This little country is the world’s last remaining Grand Duchy, one of the richest places in Europe and home to rolling hills and valleys, thick forest, cute towns, old castles, vineyards, striking sandstone rock formations and basically an allover picturesque landscape.
The national capital (locally simply known as Luxembourg, like the country, but usually called Luxembourg City to avoid confusion) is split into two main areas; the UNESCO-listed old town center with elegant squares, imposing churches, shops, casemates and winding streets and the more modern area home to Luxembourg’s famous international finance businesses, shopping malls and entertainment complexes.
Definitely worth the visit if you’re in the area, the Ardennes actually look better here than anywhere else and that makes it another picture-perfect landscape waiting to be discovered by hikers and other outdoor-lovers.
Top things to see and do in Luxembourg:
Luxembourg City History Museum
A nice history museum with probably the coolest elevator in the world!
Chateau de Vianden
Take the cute little chairlift from Vianden up to this castle with great views. Nice walking around too. Don’t go with a tour but ask for a map of the premises and just stroll around on your own.
With 112 km worth of hiking through forest, canyons and bizarre rock formations.
Upper Sure National Park
This beautiful national park houses the country’s largest drinking water reservoir, has endless outdoor-sports opportunities and it just very nice to spend some time.
Chateau de Bourglinster
This 18th-century castle sits within the shattered ruins of a bigger 12th-century fortress. The main building hosts exhibitions and the courtyard is used for performances but the side wings are home to two super classy restaurants.
Many accommodation options are a bit dated and seem overpriced, but prices drop substantially at weekends. Accommodation can be a lot cheaper around the train station, which is considered a ‘bad neighborhood’ by Luxembourg standards. You can find sleeping options from the family hotel to the fantastic boutique hotel set in a historic chateau. This little country has their own chain of you-hostels spread around where you can get a bed for between 20-30EUR depending on the size of the dorm-room, and single rooms starting at 35EUR, all including breakfast. Camping is a good option too if you plan on doing some outdoorsy activities and most campsites have mobile homes for rent too if you don’t like sleeping on the ground.
With more Michelin-starred restaurants per head than anywhere else on the planet, traditional Luxembourg cooking combines huge portions like in Germany with a French flair and finesse. The preparation of local freshwater fish is great, as are the pastries and cakes. Most aspects of restaurants and bars are similar to the rest of northern Europe. Expect to spend minimum 20EUR for dinner.
Trains are good here like in all neighboring countries. They are not cheap but have a regular schedule and get you wherever you need to go. In the cities there are buses and trams available but the nicest option is to rent a bike from one of the automated rental bicycle stands that are free for shorter periods of time.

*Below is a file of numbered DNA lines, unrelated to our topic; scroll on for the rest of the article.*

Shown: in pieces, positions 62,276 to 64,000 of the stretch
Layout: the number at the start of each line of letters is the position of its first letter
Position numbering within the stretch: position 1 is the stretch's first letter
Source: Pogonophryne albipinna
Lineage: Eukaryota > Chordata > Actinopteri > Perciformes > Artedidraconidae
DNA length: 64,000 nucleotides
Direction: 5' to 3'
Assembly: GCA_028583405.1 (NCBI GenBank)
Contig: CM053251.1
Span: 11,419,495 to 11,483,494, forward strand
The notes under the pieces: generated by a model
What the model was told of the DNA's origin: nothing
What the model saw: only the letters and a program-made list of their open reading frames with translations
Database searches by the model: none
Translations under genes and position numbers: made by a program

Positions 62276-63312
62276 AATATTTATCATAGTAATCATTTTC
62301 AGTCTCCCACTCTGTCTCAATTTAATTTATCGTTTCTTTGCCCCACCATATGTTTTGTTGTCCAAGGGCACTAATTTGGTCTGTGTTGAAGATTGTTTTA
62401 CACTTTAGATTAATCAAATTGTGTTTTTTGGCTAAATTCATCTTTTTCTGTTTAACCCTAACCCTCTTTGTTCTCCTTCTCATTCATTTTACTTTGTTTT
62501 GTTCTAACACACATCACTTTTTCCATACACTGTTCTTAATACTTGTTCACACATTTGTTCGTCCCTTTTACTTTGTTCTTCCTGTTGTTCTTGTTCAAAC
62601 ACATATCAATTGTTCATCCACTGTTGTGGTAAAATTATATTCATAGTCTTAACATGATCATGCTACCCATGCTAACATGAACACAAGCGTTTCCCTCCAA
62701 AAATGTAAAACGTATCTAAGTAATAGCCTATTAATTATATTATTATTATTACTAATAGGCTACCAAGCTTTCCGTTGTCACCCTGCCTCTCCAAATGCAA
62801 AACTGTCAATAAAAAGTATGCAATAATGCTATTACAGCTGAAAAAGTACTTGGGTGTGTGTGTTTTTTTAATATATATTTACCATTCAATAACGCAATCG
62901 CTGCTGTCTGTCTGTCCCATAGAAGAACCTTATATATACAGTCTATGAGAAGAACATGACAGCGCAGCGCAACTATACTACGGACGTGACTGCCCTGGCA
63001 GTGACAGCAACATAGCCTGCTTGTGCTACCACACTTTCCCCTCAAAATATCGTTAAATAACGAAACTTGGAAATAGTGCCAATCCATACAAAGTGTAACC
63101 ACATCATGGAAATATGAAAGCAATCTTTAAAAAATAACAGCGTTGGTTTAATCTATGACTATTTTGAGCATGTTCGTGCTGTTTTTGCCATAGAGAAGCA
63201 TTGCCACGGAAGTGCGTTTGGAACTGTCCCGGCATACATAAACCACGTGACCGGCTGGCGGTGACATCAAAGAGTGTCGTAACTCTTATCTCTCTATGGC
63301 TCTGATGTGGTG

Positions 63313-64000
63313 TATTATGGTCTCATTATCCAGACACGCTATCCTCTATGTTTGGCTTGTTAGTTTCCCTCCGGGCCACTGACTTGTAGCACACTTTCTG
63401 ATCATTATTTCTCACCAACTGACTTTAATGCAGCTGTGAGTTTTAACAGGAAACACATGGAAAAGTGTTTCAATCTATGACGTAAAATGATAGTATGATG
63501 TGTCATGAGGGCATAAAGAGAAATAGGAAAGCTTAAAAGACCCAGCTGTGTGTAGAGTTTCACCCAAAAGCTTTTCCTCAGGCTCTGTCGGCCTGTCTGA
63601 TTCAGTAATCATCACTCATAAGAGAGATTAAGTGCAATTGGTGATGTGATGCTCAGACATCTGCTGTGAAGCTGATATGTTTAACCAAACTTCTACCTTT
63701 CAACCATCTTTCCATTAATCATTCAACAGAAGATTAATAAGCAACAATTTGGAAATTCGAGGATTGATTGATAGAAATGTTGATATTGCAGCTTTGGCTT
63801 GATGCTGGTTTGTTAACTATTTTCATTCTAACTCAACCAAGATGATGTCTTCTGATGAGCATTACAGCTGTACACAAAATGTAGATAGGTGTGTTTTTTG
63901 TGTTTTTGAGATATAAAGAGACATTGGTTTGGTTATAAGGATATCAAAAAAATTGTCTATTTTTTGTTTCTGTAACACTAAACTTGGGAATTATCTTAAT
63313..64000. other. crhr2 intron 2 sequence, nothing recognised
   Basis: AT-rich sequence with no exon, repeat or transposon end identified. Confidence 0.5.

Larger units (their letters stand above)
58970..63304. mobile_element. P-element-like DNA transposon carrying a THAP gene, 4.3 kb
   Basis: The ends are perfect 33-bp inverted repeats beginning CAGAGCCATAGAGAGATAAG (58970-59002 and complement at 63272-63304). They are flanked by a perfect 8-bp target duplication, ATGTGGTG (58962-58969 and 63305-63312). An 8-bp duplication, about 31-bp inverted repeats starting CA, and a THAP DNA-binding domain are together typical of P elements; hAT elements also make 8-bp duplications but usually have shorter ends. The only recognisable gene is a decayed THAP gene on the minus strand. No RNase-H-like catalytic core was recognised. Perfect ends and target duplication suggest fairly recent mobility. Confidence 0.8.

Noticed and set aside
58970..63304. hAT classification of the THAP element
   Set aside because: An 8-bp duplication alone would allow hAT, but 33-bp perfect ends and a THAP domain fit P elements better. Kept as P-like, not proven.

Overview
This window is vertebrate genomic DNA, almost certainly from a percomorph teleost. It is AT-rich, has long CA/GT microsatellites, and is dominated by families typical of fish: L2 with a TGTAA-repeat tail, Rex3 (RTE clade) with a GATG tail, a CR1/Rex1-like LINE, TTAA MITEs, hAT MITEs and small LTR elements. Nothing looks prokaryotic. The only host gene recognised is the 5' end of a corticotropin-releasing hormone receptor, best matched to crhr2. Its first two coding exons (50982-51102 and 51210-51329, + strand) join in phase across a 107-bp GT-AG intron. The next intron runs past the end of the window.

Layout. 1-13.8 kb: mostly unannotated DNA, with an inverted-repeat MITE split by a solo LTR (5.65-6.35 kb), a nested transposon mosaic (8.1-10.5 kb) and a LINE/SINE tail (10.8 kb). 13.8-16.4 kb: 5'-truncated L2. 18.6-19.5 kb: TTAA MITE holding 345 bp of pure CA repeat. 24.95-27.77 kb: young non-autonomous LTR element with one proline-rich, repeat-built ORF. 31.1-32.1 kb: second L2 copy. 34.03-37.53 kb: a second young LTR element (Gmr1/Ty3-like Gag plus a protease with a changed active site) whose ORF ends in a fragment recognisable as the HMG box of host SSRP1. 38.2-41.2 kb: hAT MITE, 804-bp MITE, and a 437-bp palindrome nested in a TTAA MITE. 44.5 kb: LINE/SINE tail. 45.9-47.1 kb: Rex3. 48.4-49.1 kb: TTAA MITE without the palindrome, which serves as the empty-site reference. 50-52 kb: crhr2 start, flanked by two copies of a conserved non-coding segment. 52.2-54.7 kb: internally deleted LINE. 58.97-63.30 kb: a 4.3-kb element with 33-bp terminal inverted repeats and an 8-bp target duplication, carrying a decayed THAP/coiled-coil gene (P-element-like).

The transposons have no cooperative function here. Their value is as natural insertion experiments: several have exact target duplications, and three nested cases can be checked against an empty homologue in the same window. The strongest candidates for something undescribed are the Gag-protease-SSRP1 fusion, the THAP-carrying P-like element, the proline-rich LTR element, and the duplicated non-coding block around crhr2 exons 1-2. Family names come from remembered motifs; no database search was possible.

The Vianden and Bourscheid castles are among some of Europe’s best-preserved medieval fortifications and worthy of a visit. The Luxembourg American Cemetery Memorial and the many other war museums and memorials are a humbling lesson in the history of WWII. The capital and its fairy-tale Unesco-listed historic center on a dramatic cliff top are a must-see. If you have more time to spend in this little country, wander into the rolling hills with strings of villages beneath other medieval castles.
Luxembourgish is the national language but French is the administrative language and German is also widely used and enjoys official status. Everything from road signs, to menus and information in stores is in French. Confusing right? About a third of Luxembourg’s population is made up of foreigners so people working in shops and bars usually come from France or Belgium. English is widely understood by such personnel as bus drivers but not all people in shops.
Luxembourg has the euro as its sole currency since 2002 like most countries in the EU, before which it was Luxembourg Franc. Their Euro coins have three different designs, though they all contain the portrait of Grand Duke Henri. The currency-exchange offices at the main rail station in Luxembourg City offers fair rates for cash and traveler’s checks, as do banks and offices of Travelex. ATMs are widespread but charge a fee every time you use a card at another bank’s ATM, and that fee can be higher for international transactions (up to $5 or more). Credit cards are not as commonly accepted as they are in other countires. Many restaurants and stores, and some hotels, don’t accept them at all, and others add a 5% charge. They are accepted by gas stations, and for travel by plane, train, and even some taxis. The smaller the business, the less likely it is to accept credit cards.
Luxembourg is a member of the Schengen Agreement, or to be really correct, this agreement was signed here. There are no border controls between countries that have signed and implemented this treaty. So a visa granted for any Schengen member is valid in all other countries that have signed and implemented the treaty. But be careful: not all EU members have signed it and not all Schengen members are part of the European Union so it can be quite confusing. But for travel, any non-EU foreigner can travel for up to 90 days without any problems.
This little country is forgotten by most European travelers, though it shouldn’t be. It’s loaded with history and its placement in a mountain group makes for some amazing views. Consistently ranked among the world’s top-three nations in both wealth and wine consumption, life in little Luxembourg seems good. All in all, Luxembourg has plenty of surprises.